Lions leadership race down to three

Andrew Baldock, PA Sport Rugby Union Correspondent sees just a trio of men still in the running to lead the Lions in South Africa

And then there were three. Three months to go before the British and Irish Lions are in camp at their Surrey training base; three rounds of this season’s selection-defining RBS 6 Nations Championship left; and three stand-out candidates for the coveted Lions captaincy.

Those based north of the border might throw in a fourth option - current Scotland skipper Mike Blair - but it is difficult to envisage Lions boss Ian McGeechan straying outside a choice between Paul O’Connell, Ryan Jones or Brian O’Driscoll.

It is a trio of proven leaders, either on the international stage or in a similarly high-octane environment generated by Heineken Cup rugby.

While McGeechan’s decision is unlikely to be made public before mid-April, all three players’ leadership CVs stack up for the three-Test South Africa tour later this year.

And they also, at this stage, meet the first criteria of any Lions skipper - guaranteed Test team selection.

Ireland lock O’Connell, through the sheer world-class consistency of his performances alone, is the current market leader.

Munster’s 2008 Heineken Cup-winning captain would emulate fellow locks like Willie John McBride and Martin Johnson in leading the Lions if McGeechan opts for the 6ft 6in talisman.

O’Connell’s many admirers include former England and Gloucester back-row forward Mike Teague, a Test Lion during McGeechan’s victorious expedition to Australia 20 years ago.

‘Iron Mike’ is in no doubt that O’Connell provides all the right credentials.

“When you look at Willie John and Martin, it is easy to see why their opponents feared them and their team-mates wanted to follow them,” he said.

“I see Paul O’Connell in very much the same mode - a big man and a big player.

“When you look at his set-piece play, his work-rate and the way he carries the ball, he has all the makings of a great player.

“He is certainly the sort of player that I would have wanted to play with, and I am sure he can be a force with the Lions this summer.

“I think there is enough talent here in the four countries to create a strong enough team to beat the South Africans. But it will be all about how quickly the players can gel.

“We found our feet pretty quickly in 1989, and the fact we had some tough games before the Test series began against the Wallabies made such a difference to us.

“I am sure every game in South Africa will be hard, especially up on the High Veldt.

“That is why the Lions need a strong, powerful leader, and why I feel O’Connell is the man to put at the helm.”

In the red corner stands Jones, who has led Wales on just 12 occasions, yet his achievements already include a Six Nations Grand Slam and an autumn victory over Australia.

Ospreys back-row giant Jones initially left his considerable footprint on the sport in 2005, when he starred in Wales’ first Grand Slam campaign for 27 years and then featured during all three Lions Tests against New Zealand after being summoned as a tour injury replacement.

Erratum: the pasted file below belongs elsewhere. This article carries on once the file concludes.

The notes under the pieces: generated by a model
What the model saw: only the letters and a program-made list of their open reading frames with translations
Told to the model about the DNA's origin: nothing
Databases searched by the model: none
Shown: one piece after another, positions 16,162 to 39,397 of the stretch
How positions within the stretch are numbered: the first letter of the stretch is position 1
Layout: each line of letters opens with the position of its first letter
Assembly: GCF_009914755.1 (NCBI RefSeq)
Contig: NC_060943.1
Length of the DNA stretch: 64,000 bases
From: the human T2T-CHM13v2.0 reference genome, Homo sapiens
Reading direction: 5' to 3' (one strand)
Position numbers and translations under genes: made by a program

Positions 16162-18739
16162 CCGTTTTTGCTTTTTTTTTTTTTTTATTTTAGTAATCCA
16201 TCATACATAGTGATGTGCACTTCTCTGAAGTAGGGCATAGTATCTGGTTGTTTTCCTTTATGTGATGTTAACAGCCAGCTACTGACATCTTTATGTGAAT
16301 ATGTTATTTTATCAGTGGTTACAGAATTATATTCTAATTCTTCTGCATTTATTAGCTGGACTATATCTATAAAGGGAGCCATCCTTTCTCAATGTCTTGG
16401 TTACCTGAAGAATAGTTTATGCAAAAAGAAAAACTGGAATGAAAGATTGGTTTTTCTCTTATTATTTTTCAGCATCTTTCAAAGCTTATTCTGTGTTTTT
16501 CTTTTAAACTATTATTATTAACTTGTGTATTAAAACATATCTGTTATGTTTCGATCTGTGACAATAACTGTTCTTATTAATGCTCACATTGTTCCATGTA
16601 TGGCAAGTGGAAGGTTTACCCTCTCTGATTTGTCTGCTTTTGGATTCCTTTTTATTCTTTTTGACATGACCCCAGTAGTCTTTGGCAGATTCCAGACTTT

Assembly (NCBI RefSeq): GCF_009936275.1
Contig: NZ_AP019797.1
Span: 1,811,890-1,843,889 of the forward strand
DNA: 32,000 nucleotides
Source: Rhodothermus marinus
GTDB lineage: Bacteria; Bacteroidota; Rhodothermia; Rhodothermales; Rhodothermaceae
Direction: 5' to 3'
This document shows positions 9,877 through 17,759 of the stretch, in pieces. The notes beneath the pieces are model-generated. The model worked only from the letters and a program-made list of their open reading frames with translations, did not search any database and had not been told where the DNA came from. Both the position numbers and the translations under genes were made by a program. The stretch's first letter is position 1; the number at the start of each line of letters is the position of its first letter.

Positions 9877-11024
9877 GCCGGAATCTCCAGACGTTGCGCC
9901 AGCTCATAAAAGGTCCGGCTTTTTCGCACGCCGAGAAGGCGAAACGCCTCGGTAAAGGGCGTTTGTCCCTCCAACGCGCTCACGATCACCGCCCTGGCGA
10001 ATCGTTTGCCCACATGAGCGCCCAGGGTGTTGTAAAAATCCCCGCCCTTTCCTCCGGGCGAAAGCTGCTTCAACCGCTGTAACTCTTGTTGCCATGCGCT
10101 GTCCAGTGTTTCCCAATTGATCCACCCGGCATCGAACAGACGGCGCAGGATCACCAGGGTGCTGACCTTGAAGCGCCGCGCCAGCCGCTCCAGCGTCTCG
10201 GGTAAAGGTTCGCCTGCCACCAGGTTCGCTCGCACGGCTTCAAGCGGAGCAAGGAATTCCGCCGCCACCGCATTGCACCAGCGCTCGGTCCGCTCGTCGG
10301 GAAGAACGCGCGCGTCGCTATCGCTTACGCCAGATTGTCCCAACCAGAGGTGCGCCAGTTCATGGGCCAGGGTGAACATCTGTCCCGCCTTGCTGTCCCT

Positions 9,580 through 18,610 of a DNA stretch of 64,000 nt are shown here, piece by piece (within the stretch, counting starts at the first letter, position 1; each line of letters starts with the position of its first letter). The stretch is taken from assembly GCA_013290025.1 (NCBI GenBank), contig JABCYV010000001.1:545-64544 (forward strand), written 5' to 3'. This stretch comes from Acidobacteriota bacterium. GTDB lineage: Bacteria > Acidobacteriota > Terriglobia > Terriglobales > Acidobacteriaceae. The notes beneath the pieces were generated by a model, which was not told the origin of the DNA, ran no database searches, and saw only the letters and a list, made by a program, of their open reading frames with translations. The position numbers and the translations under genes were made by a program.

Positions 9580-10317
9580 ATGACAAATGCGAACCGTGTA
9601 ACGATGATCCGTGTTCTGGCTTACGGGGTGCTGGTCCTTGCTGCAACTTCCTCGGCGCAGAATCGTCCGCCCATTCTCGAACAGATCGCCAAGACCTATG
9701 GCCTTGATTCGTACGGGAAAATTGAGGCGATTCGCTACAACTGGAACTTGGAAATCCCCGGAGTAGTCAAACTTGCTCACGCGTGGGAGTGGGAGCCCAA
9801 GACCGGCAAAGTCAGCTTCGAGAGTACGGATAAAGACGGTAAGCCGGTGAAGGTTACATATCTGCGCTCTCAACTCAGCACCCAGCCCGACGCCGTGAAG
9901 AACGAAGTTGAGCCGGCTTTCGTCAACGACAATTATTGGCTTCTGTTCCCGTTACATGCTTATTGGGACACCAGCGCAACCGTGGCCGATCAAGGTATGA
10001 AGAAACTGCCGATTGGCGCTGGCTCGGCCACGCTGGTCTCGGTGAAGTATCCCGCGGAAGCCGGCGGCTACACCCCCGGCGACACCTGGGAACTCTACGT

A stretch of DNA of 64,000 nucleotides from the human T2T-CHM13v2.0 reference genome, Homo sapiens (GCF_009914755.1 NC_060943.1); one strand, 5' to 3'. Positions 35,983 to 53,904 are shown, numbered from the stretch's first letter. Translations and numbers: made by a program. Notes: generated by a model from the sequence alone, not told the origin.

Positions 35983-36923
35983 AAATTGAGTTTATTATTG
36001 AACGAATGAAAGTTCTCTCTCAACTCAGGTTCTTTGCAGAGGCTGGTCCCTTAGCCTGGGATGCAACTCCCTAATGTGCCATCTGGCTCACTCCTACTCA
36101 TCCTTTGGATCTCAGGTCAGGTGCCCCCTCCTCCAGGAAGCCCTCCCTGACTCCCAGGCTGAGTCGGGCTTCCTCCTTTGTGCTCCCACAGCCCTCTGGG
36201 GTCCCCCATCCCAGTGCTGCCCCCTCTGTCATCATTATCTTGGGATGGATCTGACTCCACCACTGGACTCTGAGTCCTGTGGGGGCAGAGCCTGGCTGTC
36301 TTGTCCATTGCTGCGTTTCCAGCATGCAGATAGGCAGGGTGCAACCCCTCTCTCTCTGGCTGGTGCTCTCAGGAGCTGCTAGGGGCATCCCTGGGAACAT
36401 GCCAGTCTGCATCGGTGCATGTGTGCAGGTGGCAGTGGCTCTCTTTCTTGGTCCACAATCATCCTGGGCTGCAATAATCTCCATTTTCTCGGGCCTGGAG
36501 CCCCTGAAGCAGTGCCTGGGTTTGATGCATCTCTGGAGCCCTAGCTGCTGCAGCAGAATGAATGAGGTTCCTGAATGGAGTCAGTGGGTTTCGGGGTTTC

Wales boss Warren Gatland installed him as skipper for his first game in charge against England last season, and results have been impressive, with Jones’ team climbing to an all-time high of fourth on the International Rugby Board world rankings list.

He has also bounced back superbly from a demanding autumn campaign, when some detractors even questioned his place in the team following a temporary form lapse.

“Anyone who knows me knows that every time I give my best and wear my heart on my sleeve,” said Jones, speaking after last weekend’s third successive Six Nations win against England.

“Sometimes it goes for you, other times it does not.

“There was a lot made about the autumn campaign and (about) me personally, and at times it is difficult to cope with and living it out in the public spotlight.”

Much of Wales’ startling revival under Gatland though, has been put down to Jones’ leadership qualities on and off the pitch, especially amid the pain of a ferociously-tough training schedule.

“When I get up on a Wednesday morning and it is tipping down with rain and I am sweating and being sick, that doesn’t motivate me. I don’t enjoy it and I don’t want to be there,” he added.

“But what it enables me and the team to do is to perform on a Saturday afternoon.

“That was almost taken away from me in the past, and the only thing that interests me is competing.”

And then there is Ireland skipper O’Driscoll, Lions Test captain for barely a minute in 2005 before the combined spear-tackling efforts of New Zealand pair Tana Umaga and Keven Mealamu resulted in him suffering a tour-ending shoulder injury.

It was the cruellest of moments, but with O’Driscoll seemingly close to the form that made him a Lions star in Australia eight years ago, McGeechan could easily offer another opportunity.

In the mean-time, it is all bubbling up nicely for March 21 in Cardiff when Wales host Ireland, possibly with the Six Nations title and Grand Slam at stake.

O’Connell, O’Driscoll and Jones are set to play leading roles on that Saturday evening in question, suggesting that as final auditions go, they don’t come much bigger.